After a major bombshell blows the family apart, Joan leaves the Manning home in the Virginia suburbs and heads alone to Dharmashala, India, a place and country that has long fascinated her. Here she works hard to reclaim her shattered sense of self: “She is returning to her own beginning, in solitude, writing away—does she want to alter the rhythm, the joy she is at last experiencing again? Her engrained instinct is to keep everything to herself, to keep the facets of her world separated. Like a port-wine birthmark staining the skin over her heart—even if she could remove the mark, laser it away somehow, it would leave behind an outline, a ghost of what she was born into, of the child she became, of the adult who emerged from the ice and flames.”

On one of her excursions into the Himalayan foothills Joan climbs into a temple dug and shaped deep in the rock in the eighth century. She finds herself overcome by the chiseled perfection of the innermost sanctum. She kneels in the stone temple and asks what is she doing precisely:

“Working in words, trying to hurtle herself into her future, undecided about whether, or how extensive, an amputation of her own life is required? She is kneeling in this stone temple, thinking how hard stone is, how it endures for eternity, and when she rises, she knows she is not prepared to leave this remarkable Indian world, not ready to step back into the small world of Virginia, to be with Martin.”

The Resurrection of Joan Ashby is a remarkable achievement. Cherise Wolas is deserving of the laudatory praise her novel is receiving. A rare book such as this comes along only once in a long while.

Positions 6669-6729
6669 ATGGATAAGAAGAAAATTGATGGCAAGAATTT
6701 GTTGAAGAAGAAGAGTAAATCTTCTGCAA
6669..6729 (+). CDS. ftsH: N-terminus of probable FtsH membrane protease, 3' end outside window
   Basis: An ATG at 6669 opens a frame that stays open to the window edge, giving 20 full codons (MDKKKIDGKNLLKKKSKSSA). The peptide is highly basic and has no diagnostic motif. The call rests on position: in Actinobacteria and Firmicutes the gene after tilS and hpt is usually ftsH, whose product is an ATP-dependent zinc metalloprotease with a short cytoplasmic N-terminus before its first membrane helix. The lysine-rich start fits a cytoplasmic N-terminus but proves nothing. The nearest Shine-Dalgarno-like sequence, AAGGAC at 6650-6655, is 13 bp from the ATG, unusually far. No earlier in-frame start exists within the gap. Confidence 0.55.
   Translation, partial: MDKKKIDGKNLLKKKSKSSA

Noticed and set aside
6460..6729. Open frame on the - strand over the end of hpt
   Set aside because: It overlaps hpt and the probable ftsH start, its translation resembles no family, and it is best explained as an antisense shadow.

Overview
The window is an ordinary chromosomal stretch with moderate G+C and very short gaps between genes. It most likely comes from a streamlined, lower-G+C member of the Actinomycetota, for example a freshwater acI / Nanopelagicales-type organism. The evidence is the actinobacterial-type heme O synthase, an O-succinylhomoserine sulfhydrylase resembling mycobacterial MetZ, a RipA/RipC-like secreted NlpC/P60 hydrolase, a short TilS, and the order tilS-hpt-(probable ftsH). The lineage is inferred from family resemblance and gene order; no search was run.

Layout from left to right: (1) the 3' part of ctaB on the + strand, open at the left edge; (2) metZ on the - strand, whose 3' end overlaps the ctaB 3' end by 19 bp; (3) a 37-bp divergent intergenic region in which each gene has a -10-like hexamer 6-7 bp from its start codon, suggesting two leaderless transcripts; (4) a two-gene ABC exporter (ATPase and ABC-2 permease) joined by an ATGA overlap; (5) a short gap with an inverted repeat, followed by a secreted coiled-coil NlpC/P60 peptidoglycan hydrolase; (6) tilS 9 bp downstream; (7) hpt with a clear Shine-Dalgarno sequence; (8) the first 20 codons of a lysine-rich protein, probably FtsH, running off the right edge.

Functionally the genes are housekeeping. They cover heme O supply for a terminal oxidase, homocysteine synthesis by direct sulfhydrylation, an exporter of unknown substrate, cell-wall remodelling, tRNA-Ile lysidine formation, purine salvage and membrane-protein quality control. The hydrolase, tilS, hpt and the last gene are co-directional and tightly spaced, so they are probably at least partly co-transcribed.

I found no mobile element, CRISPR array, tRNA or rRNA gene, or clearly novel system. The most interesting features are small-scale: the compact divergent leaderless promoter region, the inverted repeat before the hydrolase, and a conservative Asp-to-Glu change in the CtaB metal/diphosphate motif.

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This week I find myself in the north-east kingdom of Vermont at a retreat center near St. Johnsbury. Over the almost thirty years since I came to this country with my American born husband and South African born children, I have stayed every several years somewhere in the Green Mountain state. Together with the Pacific northwest I find it to be the most beautiful and, dare I use the word, spiritual, of all the states in our presently troubled Union. Lush shades of green everywhere and from here, now, where I look from my porch when I raise my head from my laptop, I see a valley of grasses and bushes, a line of magnificent trees, tops of mountains and a blue sky traversed by slowly moving cloud galleons. Yesterday on a short walk across the fields (beware of ticks) I saw a groundhog, a woodchuck, and a doe. Nothing remarkable, except they were not scared, they did not run off until I could almost touch them, and that is unusual. The perfectly sculptured doe stared back at me with queenly curiosity. Even the monarch butterfly stayed motionless so I could take a photograph, as well as a black, white and blue beauty called The White Admiral.